Obamacare Rules Leave Some Domestic Violence Victims Without Escape
Law includes a powerful disincentive for victims trying to leave abusive marriages; it's been nearly two years since Treasury said it would fix the problem.
February 3, 2014 - 6:44 pm
WASHINGTON — When Obamacare was passed in 2010, advocacy groups hailed the law for its provisions aimed at domestic violence prevention, including the requirement that all new health plans must cover domestic violence screening and counseling.
Before the sweeping healthcare law passed, there were efforts in Congress to prohibit insurance companies from being able to block coverage for an individual who had been physically beaten by a spouse. It was allowed as a pre-existing condition in a handful of states, and a handful of insurance companies in the 1990s listed being the victim of domestic violence as a disqualifying condition for life and health insurance policies.
“If you’re a victim of domestic violence, even that’s seen as a pre-existing condition,” Rep. Gwen Moore (D-Wis.) said in September, hailing Obamacare’s implementation. “Women had to pay 50 percent more for health care because of gender rating. All of that is over.”
However, Obamacare includes a powerful disincentive for victims trying to leave abusive marriages.
Under current enrollment policies, victims who have left abusive relationships, even if they file taxes separately from a spouse, still are judged on total household income of the marriage. So if a victim flees and is trying to obtain health insurance coverage, she or he may actually be scraping by on a substantially smaller income yet not qualify for subsidies — and be mandated to buy a costly policy.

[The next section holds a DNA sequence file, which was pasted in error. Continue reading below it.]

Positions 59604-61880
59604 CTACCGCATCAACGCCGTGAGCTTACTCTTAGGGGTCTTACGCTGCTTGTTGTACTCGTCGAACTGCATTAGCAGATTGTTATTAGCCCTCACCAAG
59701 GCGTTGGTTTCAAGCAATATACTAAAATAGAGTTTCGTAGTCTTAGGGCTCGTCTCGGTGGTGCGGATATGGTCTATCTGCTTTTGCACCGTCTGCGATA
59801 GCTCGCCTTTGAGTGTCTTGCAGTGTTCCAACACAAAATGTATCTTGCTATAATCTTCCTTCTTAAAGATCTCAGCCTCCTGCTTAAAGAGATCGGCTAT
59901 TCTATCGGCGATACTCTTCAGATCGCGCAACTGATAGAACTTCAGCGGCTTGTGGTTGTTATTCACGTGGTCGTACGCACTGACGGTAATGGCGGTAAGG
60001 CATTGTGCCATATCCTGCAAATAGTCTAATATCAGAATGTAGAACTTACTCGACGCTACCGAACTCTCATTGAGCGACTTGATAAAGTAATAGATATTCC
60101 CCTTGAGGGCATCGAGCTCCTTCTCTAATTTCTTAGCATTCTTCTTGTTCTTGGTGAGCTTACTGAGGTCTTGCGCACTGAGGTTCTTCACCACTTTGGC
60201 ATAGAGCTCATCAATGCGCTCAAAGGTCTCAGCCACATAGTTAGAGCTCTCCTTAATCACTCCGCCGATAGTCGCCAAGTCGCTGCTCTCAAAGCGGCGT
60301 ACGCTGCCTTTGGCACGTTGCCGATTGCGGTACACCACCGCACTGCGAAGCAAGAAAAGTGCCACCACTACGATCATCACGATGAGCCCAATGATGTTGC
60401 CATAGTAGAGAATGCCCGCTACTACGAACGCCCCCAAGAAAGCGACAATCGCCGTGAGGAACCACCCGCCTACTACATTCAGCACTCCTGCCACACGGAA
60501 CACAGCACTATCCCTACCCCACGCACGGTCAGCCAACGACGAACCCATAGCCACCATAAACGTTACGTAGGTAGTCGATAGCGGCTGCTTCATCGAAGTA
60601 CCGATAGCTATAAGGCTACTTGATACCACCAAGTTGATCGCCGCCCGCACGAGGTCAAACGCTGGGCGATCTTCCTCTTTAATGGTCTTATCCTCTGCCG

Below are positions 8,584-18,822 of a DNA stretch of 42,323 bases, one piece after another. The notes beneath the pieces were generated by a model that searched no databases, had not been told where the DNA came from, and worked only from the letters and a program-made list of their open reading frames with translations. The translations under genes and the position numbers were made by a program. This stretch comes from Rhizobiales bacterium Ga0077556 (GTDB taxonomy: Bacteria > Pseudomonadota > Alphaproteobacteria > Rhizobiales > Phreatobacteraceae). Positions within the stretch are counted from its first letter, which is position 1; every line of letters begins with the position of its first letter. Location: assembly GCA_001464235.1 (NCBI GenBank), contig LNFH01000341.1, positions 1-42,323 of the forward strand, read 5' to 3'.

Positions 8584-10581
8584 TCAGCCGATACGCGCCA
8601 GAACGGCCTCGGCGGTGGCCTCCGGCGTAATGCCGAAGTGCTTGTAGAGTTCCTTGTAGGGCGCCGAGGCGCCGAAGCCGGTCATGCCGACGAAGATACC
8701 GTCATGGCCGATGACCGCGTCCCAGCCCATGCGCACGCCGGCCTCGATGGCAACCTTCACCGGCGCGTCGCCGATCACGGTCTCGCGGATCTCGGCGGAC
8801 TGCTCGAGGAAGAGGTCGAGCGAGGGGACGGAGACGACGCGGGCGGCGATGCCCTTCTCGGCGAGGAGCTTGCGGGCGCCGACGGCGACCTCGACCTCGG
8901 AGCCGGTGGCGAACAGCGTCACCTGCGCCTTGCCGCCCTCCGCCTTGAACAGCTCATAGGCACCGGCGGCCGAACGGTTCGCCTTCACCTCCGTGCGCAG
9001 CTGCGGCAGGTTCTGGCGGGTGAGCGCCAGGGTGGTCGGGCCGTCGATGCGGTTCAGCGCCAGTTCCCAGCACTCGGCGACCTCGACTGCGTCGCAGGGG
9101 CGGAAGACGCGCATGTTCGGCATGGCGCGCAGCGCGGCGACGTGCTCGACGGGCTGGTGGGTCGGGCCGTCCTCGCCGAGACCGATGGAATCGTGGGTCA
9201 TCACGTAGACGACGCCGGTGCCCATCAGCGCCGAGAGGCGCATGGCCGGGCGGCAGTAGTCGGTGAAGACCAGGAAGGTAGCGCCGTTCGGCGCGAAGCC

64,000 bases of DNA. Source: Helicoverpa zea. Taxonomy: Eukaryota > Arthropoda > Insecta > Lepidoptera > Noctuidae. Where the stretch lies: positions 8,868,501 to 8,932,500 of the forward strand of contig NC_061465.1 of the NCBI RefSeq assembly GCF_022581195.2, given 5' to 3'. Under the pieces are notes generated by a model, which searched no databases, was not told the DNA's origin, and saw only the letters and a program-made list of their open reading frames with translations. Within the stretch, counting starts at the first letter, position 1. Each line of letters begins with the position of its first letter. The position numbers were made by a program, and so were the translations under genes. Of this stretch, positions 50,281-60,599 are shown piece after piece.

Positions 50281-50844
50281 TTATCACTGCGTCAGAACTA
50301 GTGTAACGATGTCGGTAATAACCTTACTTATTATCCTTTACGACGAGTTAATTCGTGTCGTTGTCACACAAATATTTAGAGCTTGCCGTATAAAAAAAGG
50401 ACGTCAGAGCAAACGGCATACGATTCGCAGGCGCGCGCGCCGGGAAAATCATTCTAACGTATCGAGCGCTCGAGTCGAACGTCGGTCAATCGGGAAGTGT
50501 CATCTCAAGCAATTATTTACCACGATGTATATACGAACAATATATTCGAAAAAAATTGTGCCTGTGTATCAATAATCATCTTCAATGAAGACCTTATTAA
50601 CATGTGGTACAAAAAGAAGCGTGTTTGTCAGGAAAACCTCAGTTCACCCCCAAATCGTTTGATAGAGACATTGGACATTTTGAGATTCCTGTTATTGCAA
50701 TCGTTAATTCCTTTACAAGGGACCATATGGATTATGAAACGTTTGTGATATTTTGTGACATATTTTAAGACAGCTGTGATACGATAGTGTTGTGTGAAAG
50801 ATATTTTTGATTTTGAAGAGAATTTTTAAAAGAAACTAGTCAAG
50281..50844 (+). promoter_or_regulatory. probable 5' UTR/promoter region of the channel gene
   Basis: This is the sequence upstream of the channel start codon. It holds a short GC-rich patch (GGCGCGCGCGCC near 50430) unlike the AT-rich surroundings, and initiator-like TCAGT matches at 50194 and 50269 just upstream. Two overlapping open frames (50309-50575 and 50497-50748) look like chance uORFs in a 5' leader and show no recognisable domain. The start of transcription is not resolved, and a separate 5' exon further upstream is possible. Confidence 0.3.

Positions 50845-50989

And a high healthcare premium would exacerbate what is already a trepidatious financial situation, with many victims coming from a marriage where the abusive spouse controlled the money and many of the abused eventually returning to the marriage because of an inability to financially support oneself and any children.
Sen. Mark Begich (D-Alaska) wrote Treasury Secretary Jack Lew and Centers for Medicare and Medicaid Services Acting Administrator Marilyn Tavenner on Friday after it was brought to his attention “that some of these victims are facing unique barriers to qualifying for lower monthly premium payments as they search for and purchase health care coverage.”
“I urge you to act together to swiftly implement policies allowing victims of domestic abuse to access the level of tax credits they deserve even if there are obstacles to their ability to file joint tax returns.”
The senator noted how it’s “not uncommon” for domestic violence victims to file taxes separately “to protect themselves from the ongoing threat of violent abuse.”
“However, as they search for health coverage, if they are still required to report usually higher joint income then they are likely to qualify for much lower tax credits, if they qualify at all,” Begich continued.